Wednesday, July 1, 2015

More Color from the Enchanted Islands

The Star Dance, Coral J. F. Mosbø © 2015; used with permission

The setting of Avalon Hill's 1982 game Wizards is especially robust; so much so that I would be remiss if I did not supplement my earlier 'inspiration' post.  Even with all of the information presented in the game, Thomas and Coral Mosbø claim in the designers' notes, “We have discovered much about their realm while working on this Game, much more than we have included here.”  In this quote, “their” refers to the Elflords and Wizards of the Enchanted Islands.  (Also, note the capitalization of 'game'.)

One of the three Magical Orders, the Sorcerers, originated with the Dragons:
These wise but evil creatures sought to lure men away from good magic by offering an alternative power.  Many Men who sought knowledge and power were drawn to the Dragons and became Sorcerers.  They thought that served none but themselves yet, in reality, they were caught in the cosmic struggle between Good and Evil.  In the end most of them found themselves consumed by their own desires and by the Dragons.
Fortunately for the cause of Good, the High Wizards were able to remediate three Master Sorcerers.  The most powerful, “Megmoran, the mysterious Sorcerer of Fire, possesses the Powers of the Inner Earth and the Enchantments of the Stars.”  Melekok is the Sorcerer of Water; “He is the Crafter and Master of all Jewels and Metals which reflect the fluid radiance of the Waters of the Universe.”  Finally, the Sorcerer of Air, Meligar “is Master of the winds and closely associated to the creatures of wing.”

Each of the eighteen territory tiles “have their own unique qualities and history.”  For instance, the first tile, Torwall is...
Home of the royal city of the rulers of Men.  Torwall was once held under a Spell of Darkness by the Evil Spirit, in an attempt to take over the realm.  This attempt failed, for the Men of Torwall built walls to lead them back to their city and thus overcame the curse.  Eventually, the Spell was broken, but the walls remain as a constant reminder of the strength of the royal city, even in the face of desperation.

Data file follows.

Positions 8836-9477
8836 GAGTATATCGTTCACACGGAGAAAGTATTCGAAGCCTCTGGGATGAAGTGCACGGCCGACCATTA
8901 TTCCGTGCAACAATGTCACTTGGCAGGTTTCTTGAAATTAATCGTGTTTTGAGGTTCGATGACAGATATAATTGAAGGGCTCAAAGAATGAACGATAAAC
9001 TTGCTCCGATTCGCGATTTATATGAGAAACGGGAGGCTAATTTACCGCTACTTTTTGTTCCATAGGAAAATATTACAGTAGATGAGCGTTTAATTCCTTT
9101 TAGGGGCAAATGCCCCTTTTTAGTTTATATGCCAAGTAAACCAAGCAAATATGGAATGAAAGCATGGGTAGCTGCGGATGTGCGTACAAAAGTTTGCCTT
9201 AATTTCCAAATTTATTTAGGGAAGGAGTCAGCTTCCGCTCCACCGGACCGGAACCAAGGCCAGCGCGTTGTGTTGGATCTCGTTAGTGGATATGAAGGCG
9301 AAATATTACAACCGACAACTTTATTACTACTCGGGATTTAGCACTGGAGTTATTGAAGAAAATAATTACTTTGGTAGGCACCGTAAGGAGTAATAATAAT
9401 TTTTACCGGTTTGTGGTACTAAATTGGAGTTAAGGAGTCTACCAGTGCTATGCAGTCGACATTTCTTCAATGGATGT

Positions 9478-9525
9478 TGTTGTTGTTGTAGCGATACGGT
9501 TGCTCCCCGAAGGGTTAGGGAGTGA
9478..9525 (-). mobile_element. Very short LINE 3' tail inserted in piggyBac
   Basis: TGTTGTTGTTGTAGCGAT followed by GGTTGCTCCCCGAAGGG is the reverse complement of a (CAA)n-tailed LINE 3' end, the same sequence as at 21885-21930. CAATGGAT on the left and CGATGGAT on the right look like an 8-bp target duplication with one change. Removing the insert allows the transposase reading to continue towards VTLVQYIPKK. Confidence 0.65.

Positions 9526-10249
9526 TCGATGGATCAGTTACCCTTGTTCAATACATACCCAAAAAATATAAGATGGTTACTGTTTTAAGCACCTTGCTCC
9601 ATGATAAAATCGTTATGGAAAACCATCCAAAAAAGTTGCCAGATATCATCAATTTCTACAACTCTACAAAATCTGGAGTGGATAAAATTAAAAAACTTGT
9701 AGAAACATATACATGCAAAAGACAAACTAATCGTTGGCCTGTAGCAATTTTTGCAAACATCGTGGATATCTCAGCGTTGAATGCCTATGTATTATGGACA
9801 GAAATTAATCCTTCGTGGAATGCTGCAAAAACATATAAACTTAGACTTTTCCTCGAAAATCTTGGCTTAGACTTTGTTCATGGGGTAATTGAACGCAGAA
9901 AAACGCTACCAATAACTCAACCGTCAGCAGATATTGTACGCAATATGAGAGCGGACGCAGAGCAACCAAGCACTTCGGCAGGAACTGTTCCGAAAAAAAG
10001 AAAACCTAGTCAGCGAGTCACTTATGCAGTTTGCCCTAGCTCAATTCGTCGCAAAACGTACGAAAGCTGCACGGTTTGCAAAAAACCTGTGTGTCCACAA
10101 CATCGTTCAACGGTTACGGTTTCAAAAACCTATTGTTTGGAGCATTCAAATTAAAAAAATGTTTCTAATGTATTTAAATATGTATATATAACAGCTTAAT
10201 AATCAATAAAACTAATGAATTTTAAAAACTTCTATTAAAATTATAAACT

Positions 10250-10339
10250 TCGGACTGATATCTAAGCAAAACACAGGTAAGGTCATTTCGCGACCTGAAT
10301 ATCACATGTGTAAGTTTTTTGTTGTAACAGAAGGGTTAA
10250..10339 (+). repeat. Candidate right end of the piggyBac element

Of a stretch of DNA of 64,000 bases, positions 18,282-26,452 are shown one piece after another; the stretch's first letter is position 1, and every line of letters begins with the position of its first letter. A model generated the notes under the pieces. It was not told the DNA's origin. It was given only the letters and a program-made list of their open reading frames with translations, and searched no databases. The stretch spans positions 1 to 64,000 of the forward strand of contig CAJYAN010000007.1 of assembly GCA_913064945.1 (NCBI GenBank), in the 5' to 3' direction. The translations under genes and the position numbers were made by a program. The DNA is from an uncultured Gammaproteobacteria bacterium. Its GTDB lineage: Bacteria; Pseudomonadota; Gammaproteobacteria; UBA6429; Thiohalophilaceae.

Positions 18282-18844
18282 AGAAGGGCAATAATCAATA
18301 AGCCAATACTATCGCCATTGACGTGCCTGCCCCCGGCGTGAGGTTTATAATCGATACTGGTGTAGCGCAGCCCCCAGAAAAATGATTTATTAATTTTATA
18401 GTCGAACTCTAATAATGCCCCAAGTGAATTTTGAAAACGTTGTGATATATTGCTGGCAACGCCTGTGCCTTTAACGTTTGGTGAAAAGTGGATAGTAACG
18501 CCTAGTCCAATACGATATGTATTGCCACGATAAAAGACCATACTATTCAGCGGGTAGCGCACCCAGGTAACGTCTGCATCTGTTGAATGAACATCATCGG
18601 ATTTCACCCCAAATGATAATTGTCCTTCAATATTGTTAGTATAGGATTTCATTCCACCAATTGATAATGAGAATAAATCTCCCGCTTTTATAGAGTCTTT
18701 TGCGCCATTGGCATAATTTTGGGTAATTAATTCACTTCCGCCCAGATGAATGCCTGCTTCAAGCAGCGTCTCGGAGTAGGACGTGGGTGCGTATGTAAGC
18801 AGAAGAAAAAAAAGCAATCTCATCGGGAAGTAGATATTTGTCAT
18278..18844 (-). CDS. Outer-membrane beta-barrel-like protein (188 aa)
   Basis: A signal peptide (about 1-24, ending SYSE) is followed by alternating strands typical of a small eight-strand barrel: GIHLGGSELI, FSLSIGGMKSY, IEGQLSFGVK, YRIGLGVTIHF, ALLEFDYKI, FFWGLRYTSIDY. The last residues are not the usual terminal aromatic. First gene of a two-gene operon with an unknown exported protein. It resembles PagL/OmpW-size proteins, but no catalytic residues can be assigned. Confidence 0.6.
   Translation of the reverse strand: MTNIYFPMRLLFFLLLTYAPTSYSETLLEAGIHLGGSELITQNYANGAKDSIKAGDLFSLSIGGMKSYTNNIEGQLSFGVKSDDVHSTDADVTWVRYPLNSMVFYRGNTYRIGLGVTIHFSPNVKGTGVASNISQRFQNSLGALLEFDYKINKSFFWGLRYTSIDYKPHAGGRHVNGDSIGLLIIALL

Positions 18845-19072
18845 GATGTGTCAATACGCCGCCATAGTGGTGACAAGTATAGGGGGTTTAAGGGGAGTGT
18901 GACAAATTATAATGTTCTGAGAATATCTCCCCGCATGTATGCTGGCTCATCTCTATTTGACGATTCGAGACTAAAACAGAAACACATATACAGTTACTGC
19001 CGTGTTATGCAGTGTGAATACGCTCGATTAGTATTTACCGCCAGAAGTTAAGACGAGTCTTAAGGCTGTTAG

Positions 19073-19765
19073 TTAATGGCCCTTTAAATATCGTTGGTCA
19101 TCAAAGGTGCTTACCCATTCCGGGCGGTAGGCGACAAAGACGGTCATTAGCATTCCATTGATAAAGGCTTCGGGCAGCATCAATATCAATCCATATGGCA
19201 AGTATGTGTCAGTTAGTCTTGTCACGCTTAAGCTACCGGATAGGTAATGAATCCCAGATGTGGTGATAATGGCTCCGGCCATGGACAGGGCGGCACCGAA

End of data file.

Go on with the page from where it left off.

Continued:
Another tile, Green Grove, contains “the place of the origin of the Elves, the Star Crest, shrouded in the Mysteries of Time.”  The Star Crest is shown in the image above.  (Note the spaceship at five o'clock from Truvior's knee.)

By ending his or her movement on certain spaces, the player will have an encounter based on that space.  For other spaces there is the possibility of a random encounter.  In the event of an encounter, the player rolls two dice and the higher result is checked against the appropriate table to determine the encounter's effect.  If a table offers both beneficial and detrimental results, the worse results tend to be associated with lower numbers.  For example, on the 'Common Towns' table, a result of '1' means “Thieves steal any Magical Objects or Sacred Gems that the player possesses.”  A result of '5' means “The Common Folk speed the player on his way,” entitling the player to “Take an extra turn immediately.”  Since only the higher result is used, players are much more likely to obtain a beneficial result.  If my math is correct, there is only a 2.8% chance of getting a '1' result and a 75% chance of obtaining a result of '3' or greater.

Aside from encounters, players will occasionally draw 'event' cards; a few examples being:
The tune of the Canticle streams from the Source of the Wind and caresses your soul, giving you new understanding. Role ONE die and gain double the number of Knowledge points indicated.

Arra-La, Daughter of the Gardens of Belief, incites new hope and purpose in your being, increasing your Perception by the roll of ONE die doubled.

Hemex, Ancient Spirit of the Dead, bars your path with visions of Evil, causing you to flee aimlessly.

Boriel and Bellara, Maidens of the Timber Lane Elven Dwelling, bring you the Lamps of Love which enable you to retain all Magical Objects and Sacred Gems in the face of thieves, Demons, Dragons or the False Wizard.

Dignol, the Serpentheaded Sage, in jealousy of the favors shown you, casts you into a trap...
As is evident, a Wizards player needs to keep track of a great deal of information.  A 'Wizards Player Record Sheet Pad' is included in the game; below is an image of an individual sheet.  The rules refer only to players and not characters; however, (at least some of) the people who played my copy of the game (before I obtained it second-hand) adopted personas.  Among the 'character' names indicated on used sheets include:  Aaron, Balbaroy the Centaur (which seems to come from something called Shining Force), Rick, Morgan, Michael, two Tims (probably Monty Python inspired), and two Raistlins.

© 1982 The Avalon Hill Game Company

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